Why don't children get enough exercise?

Dr. Kathleen Hall
Preventive Medicine
Today, children don't get the physical activity they need. This could be the first generation of children in history whose life expectancy is less than that of their parents. Many schools have dropped or reduced their physical education programs, and a recent study shows that 92 percent of elementary schools do not provide daily physical education classes. Our children do not have disciplined times of the day for exercise and activity. Our technological world is also a culprit in luring our children to sit in front of a variety of electronic gadgets whose numbers continue to grow each day. A survey of youth ages 8 to 18 shows their daily activities as follows:
  • Watching television: 3 hours 51 minutes
  • Using the computer: 1 hour 2 minutes
  • Playing video games: 49 minutes
  • Reading: 43 minutes
More than two-thirds (68 percent) of children have a television in their bedrooms. These children watch one hour and half more TV than those without a television in their room. Thirty-one percent of children have a computer in their rooms, and they use it 45 minutes a day more than the children without a computer in their bedroom. I believe this technological sedentary lifestyle can lead to the isolation of our children at a time in their lives when they especially need guidance, mentoring, supervision, and exercise. Every home should have a computer area or a computer room. Many families I have worked with have made a closet into the computer room or moved the computer to an extra bedroom or basement.
A Life in Balance: Nourishing the Four Roots of True Happiness

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A Life in Balance: Nourishing the Four Roots of True Happiness

Nautilus Book Awards Winners for 2007 (category: Self-Help/Psychology/ Personal Growth) "Like many people, Kathleen Hall found that despite great success and material wealth, she had yet to identify...
Diana K. Blythe, MD

There are many reasons why children do not get enough exercise. Sometimes they lack a safe place to play or someone to watch them outside. Other times, it is simply not a family priority. If parents do not exercise, children are less likely to exercise. 

Two of the best ways to encourage at least sixty minutes of daily exercise for your children are exercising with them or involving them in a group sport. There are benefits to each of these activities. By exercising with the family, everyone benefits. By taking the group sport approach they are both active and learning social skills.

There are several reasons children are not getting enough exercise. One reason is the advent of modern technology. Video games and television are taking away what used to be considered traditional “play-time.” Further, these are activities often performed for hours indoors, without burning many calories. Children should be encouraged to get at least an hour of vigorous exercise on a daily basis. This play-time is important for youths to develop motor skills required in daily activity and sports.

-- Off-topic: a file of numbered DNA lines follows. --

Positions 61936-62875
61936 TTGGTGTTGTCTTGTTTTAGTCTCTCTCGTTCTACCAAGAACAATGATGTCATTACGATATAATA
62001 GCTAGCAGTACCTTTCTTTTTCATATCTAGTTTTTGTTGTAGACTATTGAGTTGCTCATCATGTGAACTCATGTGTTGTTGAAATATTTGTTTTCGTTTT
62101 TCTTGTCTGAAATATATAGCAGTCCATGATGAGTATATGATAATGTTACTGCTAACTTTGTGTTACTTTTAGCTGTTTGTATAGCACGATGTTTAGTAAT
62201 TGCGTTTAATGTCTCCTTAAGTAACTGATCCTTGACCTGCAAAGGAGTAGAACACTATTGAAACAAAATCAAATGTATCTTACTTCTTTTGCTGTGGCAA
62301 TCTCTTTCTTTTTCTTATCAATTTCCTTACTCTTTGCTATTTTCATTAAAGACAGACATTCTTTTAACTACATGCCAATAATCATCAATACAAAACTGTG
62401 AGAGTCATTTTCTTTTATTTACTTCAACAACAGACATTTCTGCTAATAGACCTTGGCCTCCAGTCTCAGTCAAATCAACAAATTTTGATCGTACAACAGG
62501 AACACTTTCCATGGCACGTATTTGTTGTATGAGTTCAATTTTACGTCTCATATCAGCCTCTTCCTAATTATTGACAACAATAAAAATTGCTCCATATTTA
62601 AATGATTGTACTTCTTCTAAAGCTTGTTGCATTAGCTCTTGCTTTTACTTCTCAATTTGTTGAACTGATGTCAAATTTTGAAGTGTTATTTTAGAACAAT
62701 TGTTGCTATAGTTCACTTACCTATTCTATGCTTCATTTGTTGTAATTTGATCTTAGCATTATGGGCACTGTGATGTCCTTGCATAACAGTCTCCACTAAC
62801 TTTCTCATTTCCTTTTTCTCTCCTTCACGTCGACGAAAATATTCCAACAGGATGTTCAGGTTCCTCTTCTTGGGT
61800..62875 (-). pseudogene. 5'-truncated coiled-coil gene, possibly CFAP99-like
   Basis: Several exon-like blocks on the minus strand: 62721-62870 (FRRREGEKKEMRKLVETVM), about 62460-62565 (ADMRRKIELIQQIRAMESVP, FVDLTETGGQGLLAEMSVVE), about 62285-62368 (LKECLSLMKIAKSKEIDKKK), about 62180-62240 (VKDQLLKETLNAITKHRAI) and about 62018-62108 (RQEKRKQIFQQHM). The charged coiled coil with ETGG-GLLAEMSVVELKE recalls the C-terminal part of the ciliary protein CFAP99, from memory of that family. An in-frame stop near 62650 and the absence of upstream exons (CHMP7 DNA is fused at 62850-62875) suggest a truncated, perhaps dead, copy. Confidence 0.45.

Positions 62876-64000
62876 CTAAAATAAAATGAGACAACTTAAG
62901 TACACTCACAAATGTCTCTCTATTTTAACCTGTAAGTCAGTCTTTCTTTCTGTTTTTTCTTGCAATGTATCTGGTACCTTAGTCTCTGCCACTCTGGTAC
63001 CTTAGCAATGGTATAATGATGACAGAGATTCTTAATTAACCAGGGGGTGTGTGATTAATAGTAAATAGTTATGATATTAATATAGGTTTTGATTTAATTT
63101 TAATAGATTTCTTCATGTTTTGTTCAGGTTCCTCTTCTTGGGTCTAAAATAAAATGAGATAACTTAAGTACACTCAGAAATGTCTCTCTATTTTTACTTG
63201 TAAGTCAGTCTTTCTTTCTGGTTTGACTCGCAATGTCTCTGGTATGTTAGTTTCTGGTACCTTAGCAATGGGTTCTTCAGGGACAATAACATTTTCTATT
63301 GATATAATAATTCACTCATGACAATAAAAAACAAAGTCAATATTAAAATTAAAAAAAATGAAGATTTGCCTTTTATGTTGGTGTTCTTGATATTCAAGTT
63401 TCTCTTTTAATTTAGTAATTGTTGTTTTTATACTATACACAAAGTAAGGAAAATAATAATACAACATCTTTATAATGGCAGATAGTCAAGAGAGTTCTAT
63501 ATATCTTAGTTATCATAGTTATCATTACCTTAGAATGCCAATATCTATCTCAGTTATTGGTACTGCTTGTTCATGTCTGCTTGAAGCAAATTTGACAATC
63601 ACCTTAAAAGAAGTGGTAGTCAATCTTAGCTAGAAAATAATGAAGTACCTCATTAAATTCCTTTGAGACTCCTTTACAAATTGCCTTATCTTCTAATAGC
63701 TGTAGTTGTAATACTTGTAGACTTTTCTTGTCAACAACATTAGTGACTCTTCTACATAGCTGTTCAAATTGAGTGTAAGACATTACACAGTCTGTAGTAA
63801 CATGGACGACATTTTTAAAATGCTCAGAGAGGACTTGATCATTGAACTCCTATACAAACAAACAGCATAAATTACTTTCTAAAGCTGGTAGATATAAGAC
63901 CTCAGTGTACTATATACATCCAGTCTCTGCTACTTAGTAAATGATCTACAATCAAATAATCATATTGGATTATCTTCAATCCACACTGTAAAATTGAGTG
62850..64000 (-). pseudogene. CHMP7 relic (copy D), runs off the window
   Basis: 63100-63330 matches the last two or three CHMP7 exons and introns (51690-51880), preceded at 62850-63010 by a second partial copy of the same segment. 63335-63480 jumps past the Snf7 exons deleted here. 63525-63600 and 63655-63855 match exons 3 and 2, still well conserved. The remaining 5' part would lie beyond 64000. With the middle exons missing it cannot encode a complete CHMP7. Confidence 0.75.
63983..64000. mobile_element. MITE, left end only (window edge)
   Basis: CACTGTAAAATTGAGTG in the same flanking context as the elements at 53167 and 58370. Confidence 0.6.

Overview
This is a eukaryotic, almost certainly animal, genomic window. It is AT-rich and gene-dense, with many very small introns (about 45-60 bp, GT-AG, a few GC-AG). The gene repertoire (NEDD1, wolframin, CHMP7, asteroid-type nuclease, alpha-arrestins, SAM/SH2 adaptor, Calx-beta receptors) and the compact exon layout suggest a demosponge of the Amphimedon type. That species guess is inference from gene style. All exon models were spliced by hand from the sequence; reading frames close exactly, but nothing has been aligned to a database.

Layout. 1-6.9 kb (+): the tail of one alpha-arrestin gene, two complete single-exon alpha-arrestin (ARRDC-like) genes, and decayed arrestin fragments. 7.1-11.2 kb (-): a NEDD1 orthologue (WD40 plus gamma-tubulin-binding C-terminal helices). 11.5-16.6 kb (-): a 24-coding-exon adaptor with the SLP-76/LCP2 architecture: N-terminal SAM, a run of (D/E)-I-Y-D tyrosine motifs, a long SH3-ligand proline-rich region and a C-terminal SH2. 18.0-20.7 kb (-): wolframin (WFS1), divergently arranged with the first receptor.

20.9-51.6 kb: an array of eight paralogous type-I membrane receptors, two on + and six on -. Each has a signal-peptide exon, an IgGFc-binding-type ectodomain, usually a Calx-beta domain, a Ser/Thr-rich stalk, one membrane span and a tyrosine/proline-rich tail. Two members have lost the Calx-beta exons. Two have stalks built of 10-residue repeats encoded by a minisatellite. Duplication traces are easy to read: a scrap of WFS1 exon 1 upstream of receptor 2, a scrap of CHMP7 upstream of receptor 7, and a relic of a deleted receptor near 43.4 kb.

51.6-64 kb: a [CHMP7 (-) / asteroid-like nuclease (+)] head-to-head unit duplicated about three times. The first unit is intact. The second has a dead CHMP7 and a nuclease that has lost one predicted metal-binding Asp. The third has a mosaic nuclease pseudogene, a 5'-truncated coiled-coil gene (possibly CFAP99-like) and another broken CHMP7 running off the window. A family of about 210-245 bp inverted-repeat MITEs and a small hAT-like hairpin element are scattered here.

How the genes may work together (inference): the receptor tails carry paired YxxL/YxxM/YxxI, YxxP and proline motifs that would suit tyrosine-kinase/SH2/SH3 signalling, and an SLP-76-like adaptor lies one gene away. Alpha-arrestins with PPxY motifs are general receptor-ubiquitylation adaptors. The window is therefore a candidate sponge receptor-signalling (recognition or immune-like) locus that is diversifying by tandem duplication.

Barriers to an active lifestyle are very real, and I see them in my practice every day. They include:

  • Lack of energy, possibly due to poor sleep, poor nutrition, or medical ailment. If your child seems low on energy, a trip to the pediatrician may be in order to ensure that your child is healthy physically. A more well-balanced diet may boost energy level in a healthy child.
  • Lack of motivation, which can be caused by poor role-modeling, peer pressure, lack of options, or burnout. If you find that a lack of motivation and time constraints is your doing, it’s definitely time to reevaluate your lifestyle. Ask a trusted friend to help you figure out what obligations you might have that don’t add value to your family’s life. Don’t be shy; it’s possible they are thinking the same thing you are! You can join heads and find ways to carve out time for more family activity.
  • Time constraints, due to an overcrowded schedule or a poorly planned one.
  • Social factors, such as poor self-esteem, lack of confidence in athletic abilities, shyness.
  • Environmental barriers, such as extreme weather conditions, limited parks or yards, and unsafe neighborhoods.

From Good Kids, Bad Habits: The RealAge Guide to Raising Healthy Children by Jennifer Trachtenberg.

Good Kids, Bad Habits: The RealAge Guide to Raising Healthy Children

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Important: This content reflects information from various individuals and organizations and may offer alternative or opposing points of view. It should not be used for medical advice, diagnosis or treatment. As always, you should consult with your healthcare provider about your specific health needs.